One approach to this problem is to set up each type of use on a separate public VLAN, with a separate SSID and VLAN specific access policies. Consider, for example, a Wi-Fi network operator who wants to provide free Internet access for low bandwidth uses like text messaging or voice over Internet Protocol (VoIP) telephony, and fee-based access for high-bandwidth uses like web browsing, using a walled garden approach. A VLAN for each service would have to be set up, data rate policies would have to be established on each VLAN, and users would have to know the SSID of the VLAN corresponding to the service they want to use. Such a system could be costly and difficult to maintain, and confusing to potential users.
In one embodiment of the invention, a wireless access point having an identifier associated with a local area network provides wireless access to a wide area network through the local area network. The wireless access point is configured to detect a wireless device or a wireless application, and to implement an access policy that provides at least a first class of access to a first class of wireless device or wireless application and a second class of access to a second class of wireless device or wireless application.
In the following description, numerous specific details are set forth such as examples of specific components, devices, methods, etc., in order to provide a thorough understanding of embodiments of the present invention. It will be apparent to one skilled in the art, however, that these specific details need not be employed to practice embodiments of the present invention. In other instances, well-known materials, methods or devices have not been described in detail in order to avoid unnecessarily obscuring embodiments of the present invention
A system, apparatus and method for controlling wireless access to a network are described. In one embodiment, and as described in greater detail below, a wireless access point (WAP), which otherwise operates in a conventional manner to provide access to a local area network (LAN) and the Internet, is configured to detect and classify wireless devices and wireless applications and to implement network access control policies based on the classification of the wireless device or wireless application.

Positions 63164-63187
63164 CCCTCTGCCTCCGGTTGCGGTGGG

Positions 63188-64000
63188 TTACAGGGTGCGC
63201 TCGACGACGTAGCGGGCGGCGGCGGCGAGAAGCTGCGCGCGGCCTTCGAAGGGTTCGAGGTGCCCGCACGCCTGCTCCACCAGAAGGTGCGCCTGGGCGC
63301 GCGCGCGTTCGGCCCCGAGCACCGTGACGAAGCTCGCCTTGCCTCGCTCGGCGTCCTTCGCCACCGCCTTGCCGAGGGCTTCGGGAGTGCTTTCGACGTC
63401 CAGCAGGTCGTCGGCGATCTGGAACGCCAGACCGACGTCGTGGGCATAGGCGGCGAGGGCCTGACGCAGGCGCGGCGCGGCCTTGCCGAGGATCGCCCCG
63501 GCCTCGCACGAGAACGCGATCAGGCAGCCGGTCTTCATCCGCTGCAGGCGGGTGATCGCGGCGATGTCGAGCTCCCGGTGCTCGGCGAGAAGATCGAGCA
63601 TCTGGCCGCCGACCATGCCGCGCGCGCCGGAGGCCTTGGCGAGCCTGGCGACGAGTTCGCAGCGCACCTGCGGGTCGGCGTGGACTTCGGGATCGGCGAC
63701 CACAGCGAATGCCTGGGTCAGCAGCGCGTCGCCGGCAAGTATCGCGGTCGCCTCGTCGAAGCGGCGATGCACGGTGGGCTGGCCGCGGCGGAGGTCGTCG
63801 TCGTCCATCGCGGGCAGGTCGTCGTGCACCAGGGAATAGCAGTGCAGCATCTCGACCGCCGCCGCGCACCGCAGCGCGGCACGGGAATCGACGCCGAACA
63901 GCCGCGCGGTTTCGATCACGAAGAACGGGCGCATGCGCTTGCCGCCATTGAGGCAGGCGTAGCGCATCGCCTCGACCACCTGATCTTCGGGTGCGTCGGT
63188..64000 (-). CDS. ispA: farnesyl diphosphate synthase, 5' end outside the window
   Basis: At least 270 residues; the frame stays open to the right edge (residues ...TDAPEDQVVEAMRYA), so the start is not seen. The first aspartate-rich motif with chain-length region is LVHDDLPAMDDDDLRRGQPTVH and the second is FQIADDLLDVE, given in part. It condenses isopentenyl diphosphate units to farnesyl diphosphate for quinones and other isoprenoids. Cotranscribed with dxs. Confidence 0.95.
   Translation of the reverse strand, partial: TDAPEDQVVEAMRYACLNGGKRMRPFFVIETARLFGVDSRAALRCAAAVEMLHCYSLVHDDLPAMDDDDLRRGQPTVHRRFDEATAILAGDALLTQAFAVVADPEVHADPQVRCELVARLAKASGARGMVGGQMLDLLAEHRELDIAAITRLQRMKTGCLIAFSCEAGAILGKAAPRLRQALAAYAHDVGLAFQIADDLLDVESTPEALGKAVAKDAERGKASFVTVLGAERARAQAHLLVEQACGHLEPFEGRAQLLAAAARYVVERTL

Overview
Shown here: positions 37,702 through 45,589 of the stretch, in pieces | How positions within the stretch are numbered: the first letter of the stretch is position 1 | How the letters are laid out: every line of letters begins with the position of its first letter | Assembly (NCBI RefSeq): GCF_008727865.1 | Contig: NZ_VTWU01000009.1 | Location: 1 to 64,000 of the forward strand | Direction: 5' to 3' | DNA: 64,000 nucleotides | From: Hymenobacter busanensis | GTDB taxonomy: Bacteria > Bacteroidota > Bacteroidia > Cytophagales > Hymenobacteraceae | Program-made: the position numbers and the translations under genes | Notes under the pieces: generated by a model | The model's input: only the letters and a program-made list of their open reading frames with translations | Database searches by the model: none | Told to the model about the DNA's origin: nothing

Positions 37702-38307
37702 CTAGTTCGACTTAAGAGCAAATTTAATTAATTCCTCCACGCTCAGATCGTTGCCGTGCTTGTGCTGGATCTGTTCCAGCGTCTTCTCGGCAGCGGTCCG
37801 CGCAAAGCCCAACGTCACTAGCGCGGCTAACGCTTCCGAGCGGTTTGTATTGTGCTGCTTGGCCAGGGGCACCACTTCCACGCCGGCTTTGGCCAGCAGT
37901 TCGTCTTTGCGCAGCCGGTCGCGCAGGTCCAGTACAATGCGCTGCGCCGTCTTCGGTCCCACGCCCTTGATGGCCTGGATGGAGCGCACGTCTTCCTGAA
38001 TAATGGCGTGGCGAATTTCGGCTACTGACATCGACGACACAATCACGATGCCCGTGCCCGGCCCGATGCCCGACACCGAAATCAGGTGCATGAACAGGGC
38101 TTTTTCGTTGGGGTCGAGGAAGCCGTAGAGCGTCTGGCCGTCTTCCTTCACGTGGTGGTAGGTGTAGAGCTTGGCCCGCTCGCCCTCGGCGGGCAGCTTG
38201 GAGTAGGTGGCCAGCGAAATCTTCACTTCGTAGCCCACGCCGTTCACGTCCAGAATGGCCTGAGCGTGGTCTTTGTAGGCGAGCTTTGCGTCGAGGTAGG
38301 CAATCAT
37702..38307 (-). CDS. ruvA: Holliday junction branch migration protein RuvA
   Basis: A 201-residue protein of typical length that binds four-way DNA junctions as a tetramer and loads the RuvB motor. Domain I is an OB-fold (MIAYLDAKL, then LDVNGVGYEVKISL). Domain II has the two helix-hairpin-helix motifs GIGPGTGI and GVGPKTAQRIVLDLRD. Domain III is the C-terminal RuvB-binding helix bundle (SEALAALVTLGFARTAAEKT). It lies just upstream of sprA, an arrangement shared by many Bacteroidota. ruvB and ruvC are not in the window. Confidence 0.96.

The WAP provides wireless access to a local area network (LAN) and is capable of providing access to a wide area network (WAN) such as the Internet. The WAP is configured with a public identifier that is associated with a public segment of the LAN, which may be the entire LAN or a portion of the LAN. The public segment of the LAN may be a physical subnet of the LAN or a logical subnet of the LAN comprising a virtual LAN (VLAN). The public identifier is broadcast by the WAP in a conventional manner to wireless devices within the radio frequency range of the WAP so that a wireless device can configure its own identifier to match the WAP identifier, and establish a connection with the WAP to gain access to the public segment of the LAN.
The wireless device may be, for example, a wireless PDA (personal digital assistant), a wireless tablet computer, a laptop computer with a wireless adapter, a Wi-Fi enabled cellular telephone, or a computer running a soft phone application. In one embodiment, as illustrated in
In one embodiment, the WAP 400 may be configured to detect a type of wireless device 300 by reading the MAC address in memory location 307 of wireless device 300 and comparing the MAC address with a table of MAC addresses in lookup table 407. For example, wireless device 300 may be a VoIP cell phone manufactured by Motorola, in which case the OUI portion of the MAC address might be 00A0BF. Upon receiving the MAC address from wireless device 300 through wireless interface 403, router core 401 would compare the OUI with a cross-reference table in lookup table 407 to determine that wireless device 300 is a Motorola cell phone. Then, router core 401 might access policy buffer 408 to determine what network rights and privileges to assign to a cell phone in general, a Motorola cell phone in particular, or a Motorola cell phone that is registered with a particular cellular provider. For example, the owner of the WAP 400 may have a contract with a cellular provider to provide Internet access to users of Motorola cell phones, with VoIP capability, with a particular range of MAC addresses that identifies subscribers to the cellular service. Alternatively, the functions provided to router core 401 by lookup table 407 and policy buffer 408 could be provided remotely through WAN interface 405 by accessing a predetermined IP address where the data is maintained.